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What are the boundaries of a healthy mouth?


- candidate number13408
- NTR NumberNTR3649
- ISRCTNISRCTN wordt niet meer aangevraagd.
- Date ISRCTN created
- date ISRCTN requested
- Date Registered NTR4-okt-2012
- Secondary IDs2012_210 / NL41094.018.12; METC / CCMO
- Public TitleWhat are the boundaries of a healthy mouth?
- Scientific TitleEstimating the boundaries for a healthy oral ecosystem in young individuals: An observational clinical study.
- ACRONYMHOE
- hypothesisThe objectives is to clarify what the distribution and interrelation is of relevant clinical microbial, biochemical and immunological parameters of the oral ecosystem in a systemically healthy (non diseased) young adult population. Such biodata provide a framework for the interpretation of deflection in the ecosystem as early indicators for changes in health status.
- Healt Condition(s) or Problem(s) studiedHealthy subjects
- Inclusion criteria1. Young individuals ≥ 18 years and ≤ 30 year;
2. Male and female;
3. Classified as systemically healthy, assessed by medical questionnaire;
4. Minimum of 20 natural teeth: All first molars and second and/or third molars in the upper jaw available;
5. Agree to present with overnight plaque;
6. Agree to present without eating and drinking on the morning of the appointment;
7. Having visited the dentist for a regular check-up within the last year necessary treatment included;
8. Willing and able to give written informed consent;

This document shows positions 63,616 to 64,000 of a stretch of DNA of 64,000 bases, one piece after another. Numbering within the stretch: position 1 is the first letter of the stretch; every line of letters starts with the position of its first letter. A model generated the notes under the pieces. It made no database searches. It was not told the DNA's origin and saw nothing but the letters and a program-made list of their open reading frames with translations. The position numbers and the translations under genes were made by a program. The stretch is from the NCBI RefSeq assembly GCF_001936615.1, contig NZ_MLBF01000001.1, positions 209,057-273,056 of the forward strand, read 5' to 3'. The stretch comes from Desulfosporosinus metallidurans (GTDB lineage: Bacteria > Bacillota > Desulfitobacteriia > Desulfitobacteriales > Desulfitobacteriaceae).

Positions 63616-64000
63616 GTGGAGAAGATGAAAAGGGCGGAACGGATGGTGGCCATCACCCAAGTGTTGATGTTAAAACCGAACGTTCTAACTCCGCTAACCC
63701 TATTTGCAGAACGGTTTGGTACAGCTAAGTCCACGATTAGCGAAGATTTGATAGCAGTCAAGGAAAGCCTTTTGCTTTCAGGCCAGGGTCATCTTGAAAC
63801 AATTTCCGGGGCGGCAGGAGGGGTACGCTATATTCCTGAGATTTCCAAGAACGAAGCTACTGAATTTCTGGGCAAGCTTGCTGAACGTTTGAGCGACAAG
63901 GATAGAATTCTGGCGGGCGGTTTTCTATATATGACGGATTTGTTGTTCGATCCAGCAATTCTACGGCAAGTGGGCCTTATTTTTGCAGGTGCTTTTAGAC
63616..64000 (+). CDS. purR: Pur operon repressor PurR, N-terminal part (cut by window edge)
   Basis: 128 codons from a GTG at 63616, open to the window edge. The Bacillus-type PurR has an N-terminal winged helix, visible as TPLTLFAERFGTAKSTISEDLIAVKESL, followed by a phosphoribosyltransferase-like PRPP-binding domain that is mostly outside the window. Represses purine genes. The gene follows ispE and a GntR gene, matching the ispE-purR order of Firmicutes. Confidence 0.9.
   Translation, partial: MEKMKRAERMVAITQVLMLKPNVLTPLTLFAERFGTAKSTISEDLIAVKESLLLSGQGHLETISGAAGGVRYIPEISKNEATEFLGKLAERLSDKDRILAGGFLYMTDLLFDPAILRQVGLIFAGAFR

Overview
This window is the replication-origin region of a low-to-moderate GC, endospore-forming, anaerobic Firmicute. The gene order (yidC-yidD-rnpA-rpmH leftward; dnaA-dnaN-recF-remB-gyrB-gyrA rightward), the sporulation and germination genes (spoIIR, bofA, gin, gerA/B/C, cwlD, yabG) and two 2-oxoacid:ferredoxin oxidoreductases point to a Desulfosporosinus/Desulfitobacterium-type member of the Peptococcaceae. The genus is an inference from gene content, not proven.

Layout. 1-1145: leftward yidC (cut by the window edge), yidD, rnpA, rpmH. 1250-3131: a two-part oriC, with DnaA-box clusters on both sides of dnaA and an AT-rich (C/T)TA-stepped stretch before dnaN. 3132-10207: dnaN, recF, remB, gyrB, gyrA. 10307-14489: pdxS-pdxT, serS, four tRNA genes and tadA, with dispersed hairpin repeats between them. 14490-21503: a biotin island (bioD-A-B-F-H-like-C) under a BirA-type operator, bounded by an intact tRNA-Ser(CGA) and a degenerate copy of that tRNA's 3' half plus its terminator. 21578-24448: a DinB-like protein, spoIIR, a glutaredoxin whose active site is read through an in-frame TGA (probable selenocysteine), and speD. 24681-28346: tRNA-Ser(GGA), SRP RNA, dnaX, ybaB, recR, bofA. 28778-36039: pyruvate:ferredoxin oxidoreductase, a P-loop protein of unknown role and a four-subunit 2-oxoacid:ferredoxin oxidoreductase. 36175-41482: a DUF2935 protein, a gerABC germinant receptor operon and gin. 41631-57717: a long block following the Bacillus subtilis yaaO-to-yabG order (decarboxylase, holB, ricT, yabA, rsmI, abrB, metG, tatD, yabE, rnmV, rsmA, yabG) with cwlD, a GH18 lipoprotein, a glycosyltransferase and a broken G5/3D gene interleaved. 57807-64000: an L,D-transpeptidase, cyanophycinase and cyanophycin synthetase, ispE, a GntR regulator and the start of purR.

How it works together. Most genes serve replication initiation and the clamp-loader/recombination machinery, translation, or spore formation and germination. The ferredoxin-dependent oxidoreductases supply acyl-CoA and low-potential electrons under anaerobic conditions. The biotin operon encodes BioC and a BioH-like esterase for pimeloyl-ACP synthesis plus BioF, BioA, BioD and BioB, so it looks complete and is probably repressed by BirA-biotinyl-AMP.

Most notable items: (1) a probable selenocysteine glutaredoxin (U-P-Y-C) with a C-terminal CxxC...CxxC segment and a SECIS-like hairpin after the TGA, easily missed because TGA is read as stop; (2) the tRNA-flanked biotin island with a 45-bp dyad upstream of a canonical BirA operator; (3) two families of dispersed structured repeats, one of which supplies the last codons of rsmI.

9. Willing to consent to use the collected body materials anonymous and coded.
- Exclusion criteria1. Anyone presenting a probing depth ≥ 5mm with bleeding on probing and attachment loss ≥ 2 mm;
2. Dutch Periodontal Screening Index score 3+/ 4-;
3. Overt dental caries;
4. No interproximal restorations between the first and second or third and second upper molars;
5. Smokers, definition smoker: ≥ 1 cigarette every day;
6. Removable partial dentures;
7. Removable night guard;
8. Oral and/or peri-oral piercings;
9. Ongoing dental treatment or any other medical treatment of the oral cavity;
10. Presence of orthodontic banding (except for lingual retention wire);
11. Abuse of drugs/ alcohol;
12. Dental student or dental professional;
13. Participation in a clinical study within the previous 30 days.
- mec approval receivedyes
- multicenter trialno
- randomisedno
- groupParallel
- TypeSingle arm
- Studytypeobservational
- planned startdate 9-okt-2012
- planned closingdate4-okt-2013
- Target number of participants250
- InterventionsN/A
- Primary outcome1. Bleeding On Marginal Probing (BOMP);
2. Bleeding upon Pocket Probing (BPP).
- Secondary outcome1. Subjective oral health;
2. Generic health-related quality of life;
3. Oral health-related quality of life;
4. General level of nutrition measured by the Validated Food Frequency questionnaire:
A. Frequency of food intake;
B. Macronutrients;
C. Micronutrients;
D. Sugar intake;
E. Soft drinks;
F. Energy drinks;
G. Juices.
5. Systolic and diastolic blood pressure;
6. Pulse;
7. Body temperature;
8. Body Mass Index:
A. Standing height;
B. Body weight.
9. Abdominal (Waist) circumference;
10. Blood cell parameters:
A. White blood cells;
B. Red blood cells.
11. Blood biochemical parameters:
A. Cholesterol level in blood;
B. Glucose level in blood.